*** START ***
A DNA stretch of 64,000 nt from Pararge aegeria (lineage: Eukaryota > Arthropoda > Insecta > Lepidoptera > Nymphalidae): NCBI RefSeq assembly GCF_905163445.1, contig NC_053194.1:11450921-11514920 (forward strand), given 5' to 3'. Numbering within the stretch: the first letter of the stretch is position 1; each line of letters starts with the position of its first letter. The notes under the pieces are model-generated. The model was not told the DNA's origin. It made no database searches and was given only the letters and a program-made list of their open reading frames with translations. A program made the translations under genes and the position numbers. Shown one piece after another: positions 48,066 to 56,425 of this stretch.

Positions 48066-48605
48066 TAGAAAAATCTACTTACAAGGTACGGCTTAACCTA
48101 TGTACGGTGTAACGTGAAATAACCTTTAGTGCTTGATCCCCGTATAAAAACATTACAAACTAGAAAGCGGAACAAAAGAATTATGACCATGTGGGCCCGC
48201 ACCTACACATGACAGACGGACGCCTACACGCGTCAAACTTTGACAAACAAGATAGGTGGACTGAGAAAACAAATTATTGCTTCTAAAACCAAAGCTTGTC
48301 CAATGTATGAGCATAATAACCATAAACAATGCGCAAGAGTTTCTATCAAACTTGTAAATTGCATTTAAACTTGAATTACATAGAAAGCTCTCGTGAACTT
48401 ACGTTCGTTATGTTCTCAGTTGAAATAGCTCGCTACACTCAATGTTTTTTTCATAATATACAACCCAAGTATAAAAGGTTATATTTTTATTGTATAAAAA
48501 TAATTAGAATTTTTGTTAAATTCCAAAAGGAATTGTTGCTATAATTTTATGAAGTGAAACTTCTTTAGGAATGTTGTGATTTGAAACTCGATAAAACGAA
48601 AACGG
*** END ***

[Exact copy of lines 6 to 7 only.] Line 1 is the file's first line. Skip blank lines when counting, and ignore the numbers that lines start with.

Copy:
48301 CAATGTATGAGCATAATAACCATAAACAATGCGCAAGAGTTTCTATCAAACTTGTAAATTGCATTTAAACTTGAATTACATAGAAAGCTCTCGTGAACTT
48401 ACGTTCGTTATGTTCTCAGTTGAAATAGCTCGCTACACTCAATGTTTTTTTCATAATATACAACCCAAGTATAAAAGGTTATATTTTTATTGTATAAAAA